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Buying guide for best teeth whitening kits

Shiny, white, healthy teeth: everyone wants that. While several years ago a trip to the dentist was the only way to whiten your teeth, today there are hundreds of teeth whiteners on the market for at-home use.

With so many whiteners on the shelves, how do you separate the hype from the reality? How do you find the best teeth whitening kit to restore the bright smile of your youth?

If you’re ready to purchase a teeth whitening kit, check out our five favorites in the product list above.

But if you’d like to learn more about teeth whitening in general, including how to find the right kit for you, read on.

Why do teeth turn yellow?

A yellowed or discolored smile is a common problem. There are two basic reasons why teeth change color - stains and age. Other causes of yellowed, brownish, or grayish teeth include genetics, certain medications, excessive fluoride, tooth grinding, dental trauma, and tooth decay.


Your teeth have a hard outer coating of enamel, and this enamel is prone to staining. Coffee, tea, red wine, soda, and cigarette smoke are the most common culprits, although other dark or acidic foods can also discolor teeth over time. Luckily, surface stains are the easiest discoloration to remove.


The aging process thins your dental enamel. This allows the inner layer of dentin — the hard material surrounding and protecting the pulp and root of each tooth — to show through.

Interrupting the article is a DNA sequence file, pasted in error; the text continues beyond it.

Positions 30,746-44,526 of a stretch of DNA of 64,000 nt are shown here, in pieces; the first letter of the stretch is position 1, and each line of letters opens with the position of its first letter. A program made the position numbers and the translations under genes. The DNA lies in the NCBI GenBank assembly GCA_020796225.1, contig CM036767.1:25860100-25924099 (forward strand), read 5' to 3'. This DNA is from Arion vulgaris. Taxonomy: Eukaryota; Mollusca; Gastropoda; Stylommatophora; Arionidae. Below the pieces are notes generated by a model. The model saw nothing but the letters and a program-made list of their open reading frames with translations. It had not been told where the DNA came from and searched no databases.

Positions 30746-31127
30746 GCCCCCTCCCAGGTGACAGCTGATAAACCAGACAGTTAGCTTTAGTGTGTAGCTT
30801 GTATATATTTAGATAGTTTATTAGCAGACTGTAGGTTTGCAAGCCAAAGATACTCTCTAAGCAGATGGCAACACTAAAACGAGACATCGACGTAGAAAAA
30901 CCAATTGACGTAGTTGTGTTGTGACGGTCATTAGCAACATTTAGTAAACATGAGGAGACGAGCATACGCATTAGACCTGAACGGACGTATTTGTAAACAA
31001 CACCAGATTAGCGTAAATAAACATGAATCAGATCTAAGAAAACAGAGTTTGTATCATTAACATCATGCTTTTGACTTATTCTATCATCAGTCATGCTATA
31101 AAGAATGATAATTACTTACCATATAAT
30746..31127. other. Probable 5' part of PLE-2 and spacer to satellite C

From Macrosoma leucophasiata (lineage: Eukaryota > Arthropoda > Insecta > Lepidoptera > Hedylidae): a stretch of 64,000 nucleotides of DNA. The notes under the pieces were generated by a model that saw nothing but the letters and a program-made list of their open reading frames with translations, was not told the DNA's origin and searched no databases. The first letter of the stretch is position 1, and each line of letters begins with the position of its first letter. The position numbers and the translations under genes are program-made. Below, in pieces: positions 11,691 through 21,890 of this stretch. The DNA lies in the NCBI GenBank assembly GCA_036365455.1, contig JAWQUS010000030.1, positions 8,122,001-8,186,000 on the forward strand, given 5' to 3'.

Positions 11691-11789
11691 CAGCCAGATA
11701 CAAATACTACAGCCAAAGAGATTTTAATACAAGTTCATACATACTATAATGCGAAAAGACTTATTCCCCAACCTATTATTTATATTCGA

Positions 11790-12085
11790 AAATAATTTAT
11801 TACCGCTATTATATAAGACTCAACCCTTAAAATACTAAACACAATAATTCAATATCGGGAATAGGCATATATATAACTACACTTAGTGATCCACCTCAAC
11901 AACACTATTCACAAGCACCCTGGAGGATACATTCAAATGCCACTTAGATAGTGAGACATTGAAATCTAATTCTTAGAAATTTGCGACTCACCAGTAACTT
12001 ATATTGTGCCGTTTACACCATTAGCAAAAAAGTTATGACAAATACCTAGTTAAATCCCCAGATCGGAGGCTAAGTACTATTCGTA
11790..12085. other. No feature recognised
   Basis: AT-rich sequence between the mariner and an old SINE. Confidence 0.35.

Dentin is normally yellow or brown, so as your enamel thins the exposed dentin causes your teeth to appear discolored. Unfortunately, dentin cannot be lightened. You can still improve the appearance of your teeth by removing stains and lightening enamel, but you cannot change the color of your dentin.

Dentists often recommend veneers or crowns in cases where the discoloration is extreme.

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Did you know?
Yellowed teeth respond best to teeth whitening treatment, while grayish or brown teeth don’t whiten as much.

What types of teeth whitening products are available?

At-home teeth whitening

If you want to whiten your teeth at home, you have plenty of options.

  • Whitening Toothpastes

Whitening toothpastes have mild abrasives to scrub away surface stains. Their results are minimal, but they can remove light staining.

  • Whitening Gels

Whitening gels are difficult to apply precisely without a tray, but if used carefully they can be quite effective.

  • Whitening Strips

Whitening strips are convenient and easy to use. They can whiten teeth two to four shades if used regularly and precisely.

  • Whitening Kits

Whitening kits are trays that you fill with a mild hydrogen peroxide gel and then apply to your teeth for a specified length of time, generally 20 minutes to an hour per session. You can achieve good results with teeth whitening kits, often removing stains and whitening teeth up to four or more shades.

  • Whitening Mouthwashes

Whitening mouthwashes or rinses contain a small amount of hydrogen peroxide. They also give minimal results, but they are a good way to keep up on teeth whitening in between other types of treatments.

  • LED Lights

LED lights, particularly blue lights, are sometimes used in conjunction with teeth whitening kits. While there is some controversy about the effectiveness of LED light, proponents claim it makes the bleaching action of the peroxide faster and more efficient.

Professional teeth whitening

Most dentists offer a variety of teeth whitening services. In-office procedures generally make use of stronger peroxide than home kits offer, and dentists may also use ultraviolet light or lasers for further whitening. Your dentist can also create custom bleach trays for your at-home use.

Professional whitening treatments are very effective, and some are much faster than home procedures. However, they are generally quite expensive, and your dental insurance is unlikely to cover them, as whitening is usually considered a cosmetic procedure.